The estimate cost of this ship, $1,500,000, precludes action upon the plan until further appropriations shall be made by Congress for such objects.

Time not stated; length of vessel, 400 feet; breadth of beam 60 feet; depth of hold, 33 feet; draught of water, 16 feet; displacement, 6,520 tons; speed per hour, at least 18 miles.

Whitney & Rowland, Brooklyn, Greenpoint, page 13, propose an iron gunboat, armor of bars of iron and thin plate over it. No price stated. Dimensions of vessel, we think, will not bear the weight and possess stability. Time, 5 months. Not recommended.

Length of vessel, 140 feet; breadth of beam, 28 feet; depth of hold, 13 feet; draught of water, 8 feet.

Donald McKay, Boston, page 16 – Vessel, in general dimensions and armor, approved. The speed estimated slow. The cost precludes the consideration of construction by the board.

Price, $1,000,000; length of vessel, 227 feet; breadth of beam, 50 feet; depth of hold, 26 feet; time, 9 to 10 months; draught of water, 13 feet; displacement, 1,215 tons; speed, not stated.

William H. Wood, Jersey City, N.J., page 14 – Dimensions will not float the guns high enough; not recommended.

Price, $225,000; length of vessel, 160 feet; breadth, 34 feet; depth of hold, 22 feet; time, 4 months; draught of water, 13 feet; displacement, 1,215 tons; speed, not stated.

Merrick and Sons, Philadelphia, pages 7 and 8. – Vessel of wood and iron combined. This proposition we consider the most practicable one for heavy armor. We recommend that a contract be made with that party, under the guarantee, with forfeiture in case of failure to comply with specifications; and that the contract require the plates to be 15 feet long and 36 inches wide, with a reservation of some modifications, which may occur as the work progresses, not to affect the cost.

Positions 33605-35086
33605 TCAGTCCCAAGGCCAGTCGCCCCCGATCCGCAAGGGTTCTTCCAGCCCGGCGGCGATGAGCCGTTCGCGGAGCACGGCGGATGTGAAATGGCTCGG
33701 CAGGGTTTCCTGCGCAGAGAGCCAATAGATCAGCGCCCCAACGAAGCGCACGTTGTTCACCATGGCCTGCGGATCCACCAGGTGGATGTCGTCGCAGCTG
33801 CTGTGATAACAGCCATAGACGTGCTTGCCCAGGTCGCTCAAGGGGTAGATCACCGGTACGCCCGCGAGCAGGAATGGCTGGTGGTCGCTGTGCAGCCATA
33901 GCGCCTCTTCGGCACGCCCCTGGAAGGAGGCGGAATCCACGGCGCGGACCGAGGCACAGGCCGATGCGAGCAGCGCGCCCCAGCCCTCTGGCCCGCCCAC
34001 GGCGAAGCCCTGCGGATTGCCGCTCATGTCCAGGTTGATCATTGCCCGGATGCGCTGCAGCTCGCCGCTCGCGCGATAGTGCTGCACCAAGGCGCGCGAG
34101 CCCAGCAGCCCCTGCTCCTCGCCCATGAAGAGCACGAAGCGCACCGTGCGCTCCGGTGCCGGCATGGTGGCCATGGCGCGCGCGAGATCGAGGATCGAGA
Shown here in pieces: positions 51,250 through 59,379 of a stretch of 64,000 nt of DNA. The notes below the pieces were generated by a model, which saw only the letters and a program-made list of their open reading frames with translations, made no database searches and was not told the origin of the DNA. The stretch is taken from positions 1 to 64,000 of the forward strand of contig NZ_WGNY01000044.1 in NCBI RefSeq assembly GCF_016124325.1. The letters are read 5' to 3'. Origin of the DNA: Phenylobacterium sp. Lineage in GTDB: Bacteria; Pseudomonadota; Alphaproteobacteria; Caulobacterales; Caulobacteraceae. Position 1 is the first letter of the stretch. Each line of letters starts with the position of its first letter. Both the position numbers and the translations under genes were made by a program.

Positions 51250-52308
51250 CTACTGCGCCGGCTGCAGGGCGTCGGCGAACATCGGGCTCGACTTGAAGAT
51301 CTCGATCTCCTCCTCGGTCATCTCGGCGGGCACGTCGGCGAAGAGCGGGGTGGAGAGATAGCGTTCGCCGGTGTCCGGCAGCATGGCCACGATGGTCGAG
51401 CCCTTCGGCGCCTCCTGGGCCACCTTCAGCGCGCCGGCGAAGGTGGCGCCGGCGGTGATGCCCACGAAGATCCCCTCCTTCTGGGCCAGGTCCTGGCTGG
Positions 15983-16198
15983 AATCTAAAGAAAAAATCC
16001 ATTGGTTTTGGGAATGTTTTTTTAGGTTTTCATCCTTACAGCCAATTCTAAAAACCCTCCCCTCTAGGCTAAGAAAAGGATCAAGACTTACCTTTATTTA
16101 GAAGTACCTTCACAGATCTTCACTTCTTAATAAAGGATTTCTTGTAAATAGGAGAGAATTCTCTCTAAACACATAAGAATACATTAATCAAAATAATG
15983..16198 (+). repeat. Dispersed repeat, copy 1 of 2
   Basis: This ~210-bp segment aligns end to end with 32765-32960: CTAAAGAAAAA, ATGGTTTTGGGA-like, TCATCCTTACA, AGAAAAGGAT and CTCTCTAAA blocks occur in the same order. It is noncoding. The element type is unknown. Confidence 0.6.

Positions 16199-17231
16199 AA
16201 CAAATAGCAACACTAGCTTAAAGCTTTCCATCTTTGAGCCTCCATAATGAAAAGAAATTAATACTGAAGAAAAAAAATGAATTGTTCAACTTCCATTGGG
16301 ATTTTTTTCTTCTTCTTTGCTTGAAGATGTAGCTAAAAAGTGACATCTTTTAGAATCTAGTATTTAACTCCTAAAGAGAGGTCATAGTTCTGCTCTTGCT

Price, $225,000; length of vessel, 220 feet; breadth of beam, 60 feet; depth of hold 23 feet; time, 9 months; draught of water, 13 feet; displacement, 3,296 tons; speed per hour, 9 knots.

Benjamin Rathburn,_____________, page 20We do not recommend the plan for adoption.

Price not stated; length of vessel not stated; breadth of beam, 80 feet; depth of hold, 74 feet; time not stated; draught of water, 25 feet; displacement, 15,000 tons; speed not stated. Specifications incomplete.

Henry R. Dunham, New York, page 11. – Vessel too costly for the appropriation; no drawings or specifications; not recommended.

Price, $1,200,000; length of vessel, 325 feet; breadth of beam 60 feet; depth of hold not stated; time, 15 to 18 months; draught of water, 16 feet; displacement not stated; speed per hour, 12 miles.

C.S. Bushnell, & Co., New Haven, Conn., page 121, propose a vessel to be iron-clad, on the rail and plate principal, and to obtain high speed. The objection to this vessel is the fear that she will not float her armor and load sufficiently high, and have stability enough for a sea vessel. With a guarantee that she shall do these, we recommend on that basis a contract.